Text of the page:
We are in pivotal and dangerous times in the state and country. You can feel the growing tension that hangs in the air. It starts with anxiety which then begets frustration and the frustration then begets anger.
It’s been festering for years and it got worse through COVID with its isolation, the genuine fear for one’s family, basic economic insecurity, and it is spread through a growing social media network that provides a marketplace for negativity and hostility.
They all combine to create a toxic mix for the body politic.
It has created a culture of judgementalism and intolerance. There is little discussion and dialogue but many strong opinions which equate decibel level to intelligence and righteousness.
A pluralistic democracy such as ours does not function well in this environment. And it is exactly the time that it must function well.
We have seen intolerance and extremism on both sides of the political aisle. We saw it first with the Republican’s Tea Party which proclaimed an uncompromising radical position and insisted on compliance and discipline. It didn’t serve the Republicans or the country well.
We see it now with the Democratic Party with the extremists dictating radical positions which in many ways are driving the Democratic Party.
James Carville, an entertaining democratic pundit says, the woke Democrats and what he calls the noisy Democrats, are driving the extremist positions.
But there’s no doubt that we have the tail wagging the dog.
One manifestation of the extremism is this so-called cancel culture. Cancel culture says if you don’t agree with me and my point of view you should be canceled. It is communicated through social media quickly and effectively and it demonizes anyone who doesn’t agree with their position. It is a social death penalty. Anyone can get canceled at any time. And it happens today with frequency.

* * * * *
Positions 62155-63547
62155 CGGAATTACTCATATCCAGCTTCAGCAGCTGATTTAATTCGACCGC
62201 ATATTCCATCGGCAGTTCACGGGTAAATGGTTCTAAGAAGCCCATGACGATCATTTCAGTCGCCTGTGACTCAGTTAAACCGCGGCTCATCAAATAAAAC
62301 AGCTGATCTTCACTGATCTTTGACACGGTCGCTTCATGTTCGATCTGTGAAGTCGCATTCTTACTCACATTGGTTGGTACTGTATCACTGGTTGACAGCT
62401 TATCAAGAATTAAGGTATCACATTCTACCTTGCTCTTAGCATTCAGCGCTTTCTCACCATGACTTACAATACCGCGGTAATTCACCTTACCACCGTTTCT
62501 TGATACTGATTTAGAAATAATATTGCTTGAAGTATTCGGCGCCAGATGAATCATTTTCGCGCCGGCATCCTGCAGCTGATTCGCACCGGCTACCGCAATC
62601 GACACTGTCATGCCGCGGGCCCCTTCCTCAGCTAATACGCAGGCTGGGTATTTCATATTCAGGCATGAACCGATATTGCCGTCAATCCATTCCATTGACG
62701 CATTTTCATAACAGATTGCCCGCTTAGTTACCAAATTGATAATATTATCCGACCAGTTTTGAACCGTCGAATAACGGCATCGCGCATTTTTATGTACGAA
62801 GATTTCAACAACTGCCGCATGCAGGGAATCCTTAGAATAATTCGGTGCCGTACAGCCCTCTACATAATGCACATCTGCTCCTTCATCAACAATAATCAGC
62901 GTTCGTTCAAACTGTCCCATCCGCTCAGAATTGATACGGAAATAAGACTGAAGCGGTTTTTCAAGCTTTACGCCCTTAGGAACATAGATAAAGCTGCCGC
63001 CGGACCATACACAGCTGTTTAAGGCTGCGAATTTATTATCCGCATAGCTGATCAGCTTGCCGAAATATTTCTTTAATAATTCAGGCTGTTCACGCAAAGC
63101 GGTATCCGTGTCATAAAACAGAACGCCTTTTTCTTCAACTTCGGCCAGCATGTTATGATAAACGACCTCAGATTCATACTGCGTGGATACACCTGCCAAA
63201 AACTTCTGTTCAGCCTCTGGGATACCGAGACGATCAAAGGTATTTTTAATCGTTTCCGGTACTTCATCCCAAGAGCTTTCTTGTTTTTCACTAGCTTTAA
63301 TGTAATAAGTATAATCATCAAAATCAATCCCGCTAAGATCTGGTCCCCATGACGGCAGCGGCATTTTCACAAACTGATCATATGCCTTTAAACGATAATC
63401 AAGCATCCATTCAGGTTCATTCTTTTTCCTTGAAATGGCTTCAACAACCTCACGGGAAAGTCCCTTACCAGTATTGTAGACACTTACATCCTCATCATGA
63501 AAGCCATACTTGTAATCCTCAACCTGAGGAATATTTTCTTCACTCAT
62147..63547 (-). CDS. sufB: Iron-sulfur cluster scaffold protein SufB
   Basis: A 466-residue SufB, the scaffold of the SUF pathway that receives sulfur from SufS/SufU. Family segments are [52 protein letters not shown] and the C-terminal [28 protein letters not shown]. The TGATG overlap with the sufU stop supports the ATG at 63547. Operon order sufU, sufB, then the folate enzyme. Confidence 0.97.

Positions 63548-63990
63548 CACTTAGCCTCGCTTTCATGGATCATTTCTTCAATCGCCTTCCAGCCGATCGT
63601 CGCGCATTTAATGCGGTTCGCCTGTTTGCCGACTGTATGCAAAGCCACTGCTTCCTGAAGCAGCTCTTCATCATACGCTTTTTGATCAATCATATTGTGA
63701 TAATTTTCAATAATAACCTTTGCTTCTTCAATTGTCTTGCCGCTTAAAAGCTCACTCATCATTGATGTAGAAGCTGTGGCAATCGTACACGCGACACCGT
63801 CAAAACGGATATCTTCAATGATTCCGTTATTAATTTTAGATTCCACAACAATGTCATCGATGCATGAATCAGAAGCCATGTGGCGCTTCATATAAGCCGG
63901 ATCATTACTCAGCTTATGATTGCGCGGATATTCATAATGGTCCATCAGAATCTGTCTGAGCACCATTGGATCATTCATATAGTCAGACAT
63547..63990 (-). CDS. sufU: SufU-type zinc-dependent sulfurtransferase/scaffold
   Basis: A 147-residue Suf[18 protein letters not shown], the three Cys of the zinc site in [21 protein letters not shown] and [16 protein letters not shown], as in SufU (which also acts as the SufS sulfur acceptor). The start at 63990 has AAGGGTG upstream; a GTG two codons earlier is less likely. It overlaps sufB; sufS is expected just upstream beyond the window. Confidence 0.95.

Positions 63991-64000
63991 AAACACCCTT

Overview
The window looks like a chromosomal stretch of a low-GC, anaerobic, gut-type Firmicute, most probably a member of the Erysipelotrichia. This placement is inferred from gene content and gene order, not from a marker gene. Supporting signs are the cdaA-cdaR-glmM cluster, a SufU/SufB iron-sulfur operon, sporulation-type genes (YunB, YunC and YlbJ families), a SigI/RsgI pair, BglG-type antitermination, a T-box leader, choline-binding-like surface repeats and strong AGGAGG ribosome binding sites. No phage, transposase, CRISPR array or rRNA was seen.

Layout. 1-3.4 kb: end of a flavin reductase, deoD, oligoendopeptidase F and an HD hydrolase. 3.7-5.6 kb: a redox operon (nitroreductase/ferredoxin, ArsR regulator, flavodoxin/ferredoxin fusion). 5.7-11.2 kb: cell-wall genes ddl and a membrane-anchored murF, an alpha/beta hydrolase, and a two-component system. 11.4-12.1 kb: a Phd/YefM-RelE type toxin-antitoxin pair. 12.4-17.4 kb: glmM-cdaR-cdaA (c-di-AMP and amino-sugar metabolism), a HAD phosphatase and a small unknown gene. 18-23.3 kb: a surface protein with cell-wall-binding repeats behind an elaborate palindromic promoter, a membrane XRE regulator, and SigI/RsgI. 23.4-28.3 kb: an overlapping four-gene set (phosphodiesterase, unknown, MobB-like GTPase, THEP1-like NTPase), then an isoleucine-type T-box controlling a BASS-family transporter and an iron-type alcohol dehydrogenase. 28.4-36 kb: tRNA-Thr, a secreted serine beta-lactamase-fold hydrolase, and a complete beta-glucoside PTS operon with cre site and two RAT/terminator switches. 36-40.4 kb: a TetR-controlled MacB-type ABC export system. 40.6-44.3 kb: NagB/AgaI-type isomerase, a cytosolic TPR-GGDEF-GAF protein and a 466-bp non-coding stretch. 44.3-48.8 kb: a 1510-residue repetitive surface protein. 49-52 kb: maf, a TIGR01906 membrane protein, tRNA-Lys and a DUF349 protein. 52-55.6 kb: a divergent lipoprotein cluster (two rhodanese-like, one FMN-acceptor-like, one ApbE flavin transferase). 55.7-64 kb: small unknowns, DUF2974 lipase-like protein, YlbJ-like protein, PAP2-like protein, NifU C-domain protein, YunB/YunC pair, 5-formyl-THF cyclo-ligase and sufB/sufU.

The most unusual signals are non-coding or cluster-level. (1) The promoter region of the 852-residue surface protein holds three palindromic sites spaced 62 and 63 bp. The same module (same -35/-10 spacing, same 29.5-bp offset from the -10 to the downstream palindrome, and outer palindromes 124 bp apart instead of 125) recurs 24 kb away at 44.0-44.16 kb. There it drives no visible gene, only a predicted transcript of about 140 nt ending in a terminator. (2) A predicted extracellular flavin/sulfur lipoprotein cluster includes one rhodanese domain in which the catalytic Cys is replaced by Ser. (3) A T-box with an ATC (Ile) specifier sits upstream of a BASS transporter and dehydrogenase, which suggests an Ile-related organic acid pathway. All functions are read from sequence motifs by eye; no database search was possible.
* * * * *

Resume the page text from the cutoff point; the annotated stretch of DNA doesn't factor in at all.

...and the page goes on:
No one is immune. Politicians certainly, but even the press is afraid of the cancel culture because their business is now also about clicks and Tweets and Twitter followers. Even bigshots like CNN, AT&T, Time Warner and Discovery are afraid of the cancel culture. Even billionaire media owners like John Malone, John Stankey and David Zaslav fear being canceled.
It's dangerous because it demonizes any dissension.
But in this country our social policies are a function of evolution through discussion and understanding. We want to encourage, not discourage that debate and growth.
The Democratic Party calls itself the big tent party. Throughout history, we have been trying to reconcile different racial, ideological and religious positions to deal with changing times.
Intolerance is the enemy of a collective democracy because it precludes reasonableness in reaching a resolution.
Think about what is happening …. politicians become paralyzed, afraid to act and that is gridlock. And when you paralyze government then government can make no progress, and when government makes no progress the underlying issues causing the anxiety and intolerance actually increase, and now you’re in a downward spiral, you created a negative synergy, because anger begets more anger and intolerance begets more intolerance.
We see it playing out today in many situations. Intolerance defeating progress on issues that truly matter and need immediate action.
We are seeing crime increase at an alarming rate through the City. At the same time people are upset by abusive police conduct, and with good cause.
The popular extreme position is to “defund the police”. But the defund the police movement, while driven by legitimate concern, is counterproductive. It is an elitist position that has no reality for the majority of people who live in this state.